SIFMA Hosts Biotech Roundtable on Capitol Hill, Bringing Together Industry Experts and Lawmakers

Release Date: June 23, 2016
Contact: Carol Danko, 202-962-7390, [email protected]

SIFMA Hosts Biotech Roundtable on Capitol Hill, Bringing Together Industry Experts and Lawmakers 

Washington, DC, June 23, 2016 – Today, SIFMA hosted a roundtable on the importance of innovation in biotechnology, with leading sector analysts and Members of Congress to drive a discussion between industry and lawmakers on the role of the capital markets in funding biotech research and initiatives. The event was held on Capitol Hill and congressional participants including Reps. French Hill (R-AR), Scott Peters (D-CA), and Leonard Lance (R-NJ). Industry participants included Brian Abrahams, M.D., Managing Director, Jefferies LLC andMichael Yee, Managing Director, RBC Capital Markets. 

“Biotechnology is an evolving industry that improves our lives through the development of treatments and cures for some of today’s most pressing medical challenges, while at the same time fueling innovation, economic growth and job creation. Discussions like today’s roundtable help shine light on the important role of the capital markets in driving advances in this growing sector,” said Kenneth E. Bentsen, Jr., president and CEO of SIFMA.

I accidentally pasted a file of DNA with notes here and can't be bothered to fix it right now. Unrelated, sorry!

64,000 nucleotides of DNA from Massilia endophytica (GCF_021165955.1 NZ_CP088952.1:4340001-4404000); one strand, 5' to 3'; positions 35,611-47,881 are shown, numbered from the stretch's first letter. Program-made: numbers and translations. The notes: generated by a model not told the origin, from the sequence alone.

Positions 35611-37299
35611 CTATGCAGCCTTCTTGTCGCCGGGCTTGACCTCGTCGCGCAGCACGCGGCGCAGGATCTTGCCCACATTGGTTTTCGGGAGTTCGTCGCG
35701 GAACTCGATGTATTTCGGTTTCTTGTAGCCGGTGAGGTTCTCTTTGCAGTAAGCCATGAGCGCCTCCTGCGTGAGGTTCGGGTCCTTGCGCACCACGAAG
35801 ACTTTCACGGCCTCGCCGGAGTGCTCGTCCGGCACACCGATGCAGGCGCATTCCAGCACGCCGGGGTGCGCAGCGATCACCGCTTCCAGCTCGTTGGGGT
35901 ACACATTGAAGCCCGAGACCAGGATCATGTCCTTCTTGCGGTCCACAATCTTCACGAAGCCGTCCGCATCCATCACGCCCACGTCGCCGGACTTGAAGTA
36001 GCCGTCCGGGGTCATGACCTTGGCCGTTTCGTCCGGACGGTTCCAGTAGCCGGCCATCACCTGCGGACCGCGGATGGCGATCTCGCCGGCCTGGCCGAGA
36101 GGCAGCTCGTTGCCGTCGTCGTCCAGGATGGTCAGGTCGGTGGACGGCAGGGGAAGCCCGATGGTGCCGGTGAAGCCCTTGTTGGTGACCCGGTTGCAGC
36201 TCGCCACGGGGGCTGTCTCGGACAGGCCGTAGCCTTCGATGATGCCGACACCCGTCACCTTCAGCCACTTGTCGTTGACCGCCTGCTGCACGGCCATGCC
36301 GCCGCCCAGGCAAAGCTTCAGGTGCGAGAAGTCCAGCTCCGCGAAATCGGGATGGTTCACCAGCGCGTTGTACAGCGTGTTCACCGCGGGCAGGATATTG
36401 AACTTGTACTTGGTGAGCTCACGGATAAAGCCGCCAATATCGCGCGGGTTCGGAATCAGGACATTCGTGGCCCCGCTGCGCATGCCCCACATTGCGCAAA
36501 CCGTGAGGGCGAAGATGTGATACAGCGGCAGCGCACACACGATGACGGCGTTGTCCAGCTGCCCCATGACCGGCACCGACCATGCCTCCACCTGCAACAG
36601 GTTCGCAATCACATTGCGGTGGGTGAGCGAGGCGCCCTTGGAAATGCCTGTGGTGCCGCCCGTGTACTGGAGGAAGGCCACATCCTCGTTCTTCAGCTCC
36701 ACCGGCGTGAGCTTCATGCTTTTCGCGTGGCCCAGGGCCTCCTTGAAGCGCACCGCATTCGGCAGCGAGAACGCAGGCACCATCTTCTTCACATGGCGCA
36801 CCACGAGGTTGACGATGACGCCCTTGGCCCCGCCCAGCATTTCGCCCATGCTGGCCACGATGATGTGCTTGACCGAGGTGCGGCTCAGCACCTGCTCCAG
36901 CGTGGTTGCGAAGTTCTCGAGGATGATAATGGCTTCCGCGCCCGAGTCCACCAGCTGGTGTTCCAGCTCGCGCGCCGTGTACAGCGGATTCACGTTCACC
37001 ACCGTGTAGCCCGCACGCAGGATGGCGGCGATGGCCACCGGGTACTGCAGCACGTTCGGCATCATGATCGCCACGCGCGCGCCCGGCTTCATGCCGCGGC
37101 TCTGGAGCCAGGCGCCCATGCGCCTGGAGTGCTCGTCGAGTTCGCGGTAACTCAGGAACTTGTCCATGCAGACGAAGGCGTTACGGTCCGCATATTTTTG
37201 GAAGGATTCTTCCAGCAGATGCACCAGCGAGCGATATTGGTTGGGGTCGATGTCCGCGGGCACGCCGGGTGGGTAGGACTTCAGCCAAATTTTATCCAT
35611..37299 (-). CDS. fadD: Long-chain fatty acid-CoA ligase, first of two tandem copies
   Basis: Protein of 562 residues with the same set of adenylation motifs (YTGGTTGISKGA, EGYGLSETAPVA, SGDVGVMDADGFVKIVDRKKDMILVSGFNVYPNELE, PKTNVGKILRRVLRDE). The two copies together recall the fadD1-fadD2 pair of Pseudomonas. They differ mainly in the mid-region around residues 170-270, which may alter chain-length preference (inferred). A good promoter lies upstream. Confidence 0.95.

The Biotech Roundtable focused on the ways in which the financial services industry is helping to provide funding to the companies and researchers on the front lines of developing biotechnology treatments and medical advancements. Industry experts provided an update on trends and analysis as well as the current state of play within this growing sector.

Since 1999, 406 biotech IPOs raising nearly $30 billion have been brought to market.  According to a Phrma and TEConomy Partners study, in 2014, the biopharmaceutical industry accounted for 3.8% ($1.2 trillion) of total U.S. output. More than 850,000 individuals are directly employed in the U.S. biopharmaceutical industry. These high-quality biopharmaceutical industry jobs generated over $100 billion in wages and benefits, or more than $123,000 per worker, which is twice the average earnings for U.S. private sector worker.  Additionally, the industry supported another 3.5 million U.S. jobs through its suppliers and industry and employee spending. Tax revenues generated from those directly and indirectly employed workers totaled more than $67 billion for federal, state and local coffers.